During a session at AcademyHealth National Health Policy Conference held February 4-5 in Washington, DC, healthcare stakeholders discussed 3 innovations that are changing the way we think about healthcare: social determinants of health, digital health, and data.
While the advent of new treatments, such as immunotherapy and targeted therapy in cancer, has brought systematic change to patient care, there are also innovations outside of medicine that are leading the charge in transforming healthcare. During a session at AcademyHealth National Health Policy Conference held February 4-5 in Washington, DC, healthcare stakeholders discussed 3 innovations that are changing the way we think about healthcare: social determinants of health, digital health, and data.
When you look at the root causes of health, you have to look at social determinants, which set the stage for a patient’s well-being, explained Bechara Choucair, senior vice president and chief community health officer, Kaiser Permanente.
“As health systems, how do we start thinking about our patients’ and our members’ social needs? Whether it’s housing, whether it’s food insecurity, transportation, or economic opportunity, or social isolation,” he said. “How do we think about those needs, how do we screen for those needs, how do we predict those needs, and how do we build solutions to support our members’ needs?”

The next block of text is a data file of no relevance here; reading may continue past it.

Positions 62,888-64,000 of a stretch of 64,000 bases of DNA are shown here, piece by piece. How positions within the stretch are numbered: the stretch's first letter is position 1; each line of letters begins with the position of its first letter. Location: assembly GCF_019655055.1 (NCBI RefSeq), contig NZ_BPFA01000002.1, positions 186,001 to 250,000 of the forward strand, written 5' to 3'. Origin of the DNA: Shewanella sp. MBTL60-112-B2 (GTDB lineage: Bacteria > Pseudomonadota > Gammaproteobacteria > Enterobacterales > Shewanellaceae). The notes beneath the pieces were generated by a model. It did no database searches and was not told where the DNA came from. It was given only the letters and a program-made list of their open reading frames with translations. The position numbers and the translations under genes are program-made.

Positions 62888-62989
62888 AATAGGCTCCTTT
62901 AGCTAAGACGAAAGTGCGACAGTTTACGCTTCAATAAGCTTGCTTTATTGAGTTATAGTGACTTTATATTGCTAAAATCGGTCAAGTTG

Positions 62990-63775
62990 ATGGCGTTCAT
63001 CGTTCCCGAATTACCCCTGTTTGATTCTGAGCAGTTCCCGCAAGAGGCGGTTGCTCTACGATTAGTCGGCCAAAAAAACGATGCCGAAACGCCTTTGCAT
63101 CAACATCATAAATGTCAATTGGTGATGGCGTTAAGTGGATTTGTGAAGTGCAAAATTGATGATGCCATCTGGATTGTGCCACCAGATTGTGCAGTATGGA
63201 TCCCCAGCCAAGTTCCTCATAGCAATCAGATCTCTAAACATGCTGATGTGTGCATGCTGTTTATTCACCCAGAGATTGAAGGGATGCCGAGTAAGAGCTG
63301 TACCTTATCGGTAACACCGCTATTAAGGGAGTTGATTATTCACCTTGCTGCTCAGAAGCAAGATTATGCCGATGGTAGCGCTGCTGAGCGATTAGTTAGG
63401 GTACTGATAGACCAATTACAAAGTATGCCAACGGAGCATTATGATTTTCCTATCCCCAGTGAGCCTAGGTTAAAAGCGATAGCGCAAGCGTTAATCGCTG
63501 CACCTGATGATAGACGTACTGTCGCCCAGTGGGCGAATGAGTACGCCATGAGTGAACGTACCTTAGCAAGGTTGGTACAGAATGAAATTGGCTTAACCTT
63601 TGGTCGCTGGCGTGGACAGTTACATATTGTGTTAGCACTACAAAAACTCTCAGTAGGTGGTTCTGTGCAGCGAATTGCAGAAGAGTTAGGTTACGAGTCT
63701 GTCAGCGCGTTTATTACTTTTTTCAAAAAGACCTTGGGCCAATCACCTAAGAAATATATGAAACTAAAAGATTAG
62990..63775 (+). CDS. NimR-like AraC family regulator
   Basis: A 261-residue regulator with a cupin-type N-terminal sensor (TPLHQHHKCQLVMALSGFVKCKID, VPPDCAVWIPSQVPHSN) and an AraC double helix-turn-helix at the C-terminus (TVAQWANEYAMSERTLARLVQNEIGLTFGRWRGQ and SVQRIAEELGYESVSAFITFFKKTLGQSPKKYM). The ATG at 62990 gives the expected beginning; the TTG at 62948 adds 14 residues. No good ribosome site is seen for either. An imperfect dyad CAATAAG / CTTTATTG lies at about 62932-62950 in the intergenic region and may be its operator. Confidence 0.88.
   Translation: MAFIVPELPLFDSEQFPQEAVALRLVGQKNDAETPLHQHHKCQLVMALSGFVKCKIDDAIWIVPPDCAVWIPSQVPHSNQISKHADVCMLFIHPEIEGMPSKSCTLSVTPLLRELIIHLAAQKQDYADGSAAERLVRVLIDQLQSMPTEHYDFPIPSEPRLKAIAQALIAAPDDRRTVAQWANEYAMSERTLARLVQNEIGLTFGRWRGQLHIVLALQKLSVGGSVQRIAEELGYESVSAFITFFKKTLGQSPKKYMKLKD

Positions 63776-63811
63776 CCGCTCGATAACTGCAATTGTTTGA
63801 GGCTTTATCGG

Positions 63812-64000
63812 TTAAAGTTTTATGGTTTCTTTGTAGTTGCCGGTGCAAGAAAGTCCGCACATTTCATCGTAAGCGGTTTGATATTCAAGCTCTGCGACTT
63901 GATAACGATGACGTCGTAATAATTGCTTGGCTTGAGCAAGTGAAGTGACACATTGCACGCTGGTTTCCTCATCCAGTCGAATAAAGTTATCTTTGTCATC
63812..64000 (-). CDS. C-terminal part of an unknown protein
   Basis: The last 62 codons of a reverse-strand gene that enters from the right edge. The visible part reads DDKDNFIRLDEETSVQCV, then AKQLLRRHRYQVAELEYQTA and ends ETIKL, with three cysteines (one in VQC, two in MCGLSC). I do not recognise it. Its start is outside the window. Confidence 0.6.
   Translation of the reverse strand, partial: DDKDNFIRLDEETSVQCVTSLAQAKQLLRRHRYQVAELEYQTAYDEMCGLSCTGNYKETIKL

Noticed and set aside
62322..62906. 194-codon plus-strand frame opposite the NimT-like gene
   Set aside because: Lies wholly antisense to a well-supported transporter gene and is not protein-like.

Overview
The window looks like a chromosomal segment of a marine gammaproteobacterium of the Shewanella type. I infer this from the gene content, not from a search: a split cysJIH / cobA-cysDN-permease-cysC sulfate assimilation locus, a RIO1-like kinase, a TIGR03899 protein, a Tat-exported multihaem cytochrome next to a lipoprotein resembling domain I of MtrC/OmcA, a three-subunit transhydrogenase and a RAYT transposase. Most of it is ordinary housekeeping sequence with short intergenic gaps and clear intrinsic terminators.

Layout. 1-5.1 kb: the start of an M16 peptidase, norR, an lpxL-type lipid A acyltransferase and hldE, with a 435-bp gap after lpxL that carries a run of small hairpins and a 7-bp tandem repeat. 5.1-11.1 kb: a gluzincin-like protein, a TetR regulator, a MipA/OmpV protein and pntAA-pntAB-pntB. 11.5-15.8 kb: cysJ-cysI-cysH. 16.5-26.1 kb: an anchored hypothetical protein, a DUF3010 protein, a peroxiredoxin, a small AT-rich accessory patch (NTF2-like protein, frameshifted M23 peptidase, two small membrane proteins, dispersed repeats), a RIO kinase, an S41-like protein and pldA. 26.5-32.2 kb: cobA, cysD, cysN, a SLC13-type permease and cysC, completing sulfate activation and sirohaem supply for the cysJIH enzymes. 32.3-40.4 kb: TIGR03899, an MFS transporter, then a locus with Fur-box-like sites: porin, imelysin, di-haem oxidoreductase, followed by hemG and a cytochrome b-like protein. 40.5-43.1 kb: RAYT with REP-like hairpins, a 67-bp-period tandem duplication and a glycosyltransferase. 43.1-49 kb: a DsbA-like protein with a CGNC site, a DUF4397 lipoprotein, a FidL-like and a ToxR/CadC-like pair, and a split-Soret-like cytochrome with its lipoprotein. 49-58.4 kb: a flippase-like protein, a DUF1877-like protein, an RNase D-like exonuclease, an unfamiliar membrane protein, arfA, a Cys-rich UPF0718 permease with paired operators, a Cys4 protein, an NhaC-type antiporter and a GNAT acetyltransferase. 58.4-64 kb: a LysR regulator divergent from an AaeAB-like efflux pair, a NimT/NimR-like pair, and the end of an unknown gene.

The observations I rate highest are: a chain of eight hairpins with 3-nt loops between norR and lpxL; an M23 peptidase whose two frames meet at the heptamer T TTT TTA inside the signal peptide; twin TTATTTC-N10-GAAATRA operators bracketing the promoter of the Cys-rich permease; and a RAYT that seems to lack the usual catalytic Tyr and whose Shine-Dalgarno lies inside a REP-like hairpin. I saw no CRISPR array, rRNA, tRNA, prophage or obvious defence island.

Zoning in on housing, in particular, Bechara explained: “It’s not fair to expect patients to live healthy lives if they don’t have a stable, safe roof over their head.”
People who are homeless live, on average, 27 years less than those who are housed, according to Bechara. They are also at a much higher risk for readmissions, have hospital stays 2 to 3 days longer than those who are housed, and have an increased risk of infectious disease, chronic disease, addiction, and mental health.
To address this, last May, Kaiser Permanente announced a $200 million impact investment to improve housing instability and homelessness. In January, it announced 3 initiatives being taken through this investment, including investing in a multiunit building to preserve and expand affordable housing, anchoring an $100 million loan fund to protect affordable housing across the healthcare system, and identifying 515 people older than 50 years with at least 1 chronic condition in Oakland in an effort to get them housed.